This is maybe... as in cold days I could get 60 miles if I did not use heater at all (it was cold weather, but enough sunlight to keep warm-ish inside, plus heated seat).
On summer in similar style, I would get roughly 65-70 miles.
Now, mine MAYBE statement means that I am not sure if the difference in distance is due to WINTER wheels, or cold battery, or overall cold conditions (high viscosity of grease in wheel bearings for example).
Yes, I know that battery efficiency drops with temperature, but overall capacity does not change. It just discharges slower. Therefore, I could stipulate that making the battery warm actually does not change anything as you will get the power out anyway. The only improvement would be discharge/recharge current, meaning you will get 85 kW vs 70 kW on a very cold day. Also regen will be better - the max I ever saw was near 70 kW (summer, slowing down from highway speed, but not necessarily on a highway ).
So, having said that - will you get the 5-10%? Maybe... and is it a lot? Depends - some days it would mean a lot, majority of the time - nope. Seeing 50 vs 55 miles on winter... I guess not so much of a difference.
Having 120 vs 132 miles may mean more, yet still is quite slim margin.
But this is only me.
And one more thing.
You may get 10% comparing cold to warm battery, but the heat taken (about 2 kW) would be roughly 4-8 miles of your distance... so in the end your net gain is close to zero.
Current rides: 2019 Chevy Bolt LT, 2016 Audi Q5 Premium
Previous rides: 2014 FIAT 500e, 2016 KIA Forte5 SX 1.6 T-GDI, A/T, 2016 FIAT 500X Trekking Plus AWD, 2015 KIA Forte5 SX 1.6 T-GDI, M/T, and many more...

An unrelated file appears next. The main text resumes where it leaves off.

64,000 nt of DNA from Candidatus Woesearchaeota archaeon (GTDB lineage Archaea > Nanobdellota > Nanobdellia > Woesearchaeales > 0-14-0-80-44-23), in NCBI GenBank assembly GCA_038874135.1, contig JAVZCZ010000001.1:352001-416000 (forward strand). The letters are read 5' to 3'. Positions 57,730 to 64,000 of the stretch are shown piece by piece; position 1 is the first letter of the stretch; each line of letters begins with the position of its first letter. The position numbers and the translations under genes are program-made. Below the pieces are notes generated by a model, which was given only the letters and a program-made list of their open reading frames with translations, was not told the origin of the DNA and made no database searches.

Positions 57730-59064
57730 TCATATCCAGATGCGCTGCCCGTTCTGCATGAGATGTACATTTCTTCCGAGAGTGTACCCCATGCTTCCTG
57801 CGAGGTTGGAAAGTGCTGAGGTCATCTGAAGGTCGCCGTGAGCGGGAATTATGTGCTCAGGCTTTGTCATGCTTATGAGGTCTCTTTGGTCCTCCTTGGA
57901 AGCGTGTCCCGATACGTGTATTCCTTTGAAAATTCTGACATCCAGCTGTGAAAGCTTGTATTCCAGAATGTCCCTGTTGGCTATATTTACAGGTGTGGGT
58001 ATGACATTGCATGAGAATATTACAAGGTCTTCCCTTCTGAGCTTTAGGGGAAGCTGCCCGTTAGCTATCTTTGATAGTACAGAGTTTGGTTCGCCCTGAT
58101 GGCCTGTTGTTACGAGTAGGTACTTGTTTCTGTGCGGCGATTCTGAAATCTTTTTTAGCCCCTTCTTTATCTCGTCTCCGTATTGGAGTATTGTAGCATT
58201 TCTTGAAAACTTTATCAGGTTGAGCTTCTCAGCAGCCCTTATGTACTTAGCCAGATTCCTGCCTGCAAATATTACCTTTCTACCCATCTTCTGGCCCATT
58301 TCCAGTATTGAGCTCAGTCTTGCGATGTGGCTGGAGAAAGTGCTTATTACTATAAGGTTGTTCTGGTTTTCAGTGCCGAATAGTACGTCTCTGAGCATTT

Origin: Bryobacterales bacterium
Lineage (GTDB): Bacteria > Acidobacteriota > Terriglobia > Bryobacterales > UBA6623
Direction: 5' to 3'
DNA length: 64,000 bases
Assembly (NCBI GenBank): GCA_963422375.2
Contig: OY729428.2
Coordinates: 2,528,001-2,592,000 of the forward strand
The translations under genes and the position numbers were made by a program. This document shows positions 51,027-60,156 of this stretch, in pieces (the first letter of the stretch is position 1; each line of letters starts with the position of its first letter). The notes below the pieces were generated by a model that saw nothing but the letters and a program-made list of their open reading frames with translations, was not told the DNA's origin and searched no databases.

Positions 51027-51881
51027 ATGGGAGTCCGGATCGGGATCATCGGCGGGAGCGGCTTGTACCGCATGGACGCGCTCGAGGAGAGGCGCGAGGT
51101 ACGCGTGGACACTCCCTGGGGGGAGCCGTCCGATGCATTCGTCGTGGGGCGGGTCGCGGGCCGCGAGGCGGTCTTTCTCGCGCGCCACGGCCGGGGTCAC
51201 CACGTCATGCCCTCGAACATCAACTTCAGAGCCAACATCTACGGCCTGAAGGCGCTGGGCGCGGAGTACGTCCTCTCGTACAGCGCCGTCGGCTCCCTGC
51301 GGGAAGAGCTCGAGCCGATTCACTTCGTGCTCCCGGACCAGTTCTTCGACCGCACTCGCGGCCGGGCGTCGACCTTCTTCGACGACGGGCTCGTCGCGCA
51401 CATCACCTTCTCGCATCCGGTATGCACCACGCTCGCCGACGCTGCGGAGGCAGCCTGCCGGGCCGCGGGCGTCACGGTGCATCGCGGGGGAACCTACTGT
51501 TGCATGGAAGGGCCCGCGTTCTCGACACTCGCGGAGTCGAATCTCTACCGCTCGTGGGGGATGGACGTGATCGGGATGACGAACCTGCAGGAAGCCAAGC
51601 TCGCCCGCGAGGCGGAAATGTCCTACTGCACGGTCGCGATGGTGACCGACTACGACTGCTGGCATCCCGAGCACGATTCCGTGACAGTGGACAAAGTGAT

There's NO discernible battery degradation in my 2013 with 24k miles.
MORE IMPORTANTLY, if it LOOKS like you've lost range, the % gauge we used to trust so much can actually be pretty far off. Another user was recently able to
gain nearly 20% range, just by recalibrating his gauge! (by taking it BELOW 0%, parked by a charger with everything turned on until he got a 12V warning).
I just read this entire thread for the first time, & have a few points to add:
- You don't need an app to check trip power use. You can use the trip gauges &/or the momentary trip summary when you turn the key off.
- A charger power meter doesn't indicate battery capacity, since it doesn't account for waste energy like onboard charger heat & coolant pump.
- I formerly thought the % gauge was pretty accurate. I used it to try to calculate total battery capacity like the posts above. Then I got the free AlfaOBD app & a $17 Konnwei dongle. The car's gauge nearly never matches OBD. At lower SOC, OBD ALWAYS reads higher than the car. Last time I checked, mine showed 18% when the car showed 11%. At "full" charge OBD shows 95% when the car shows 100%.
- "Turtle mode" comes on before the car shows 0%. It will show 0% as soon as it drops below 0.50%, which is good for about half a mile of driving for me. Every sufficiently detailed report I've seen indicates that the car will stop driving when its own possibly-miscalibrated gauge hits what would be 0.00%, regardless of what's really left in the battery. A mis-calibrated gauge blocks some of the battery capacity. Recalibration restores the "lost" range.
- None of the OBD SOH numbers can be trusted at all (including amp-hr cap.). As posted above, some of mine have gone UP over time & mileage. Some read an impossible 100% after over 24k miles & over 6.5 years.
- New usable battery capacity is about 21 or 22kWh, due to Bosch's nice healthy buffers which greatly extend battery life expectancy. Total battery capacity is 24kWh (65.9 AmpH at the nominal 364V spec.)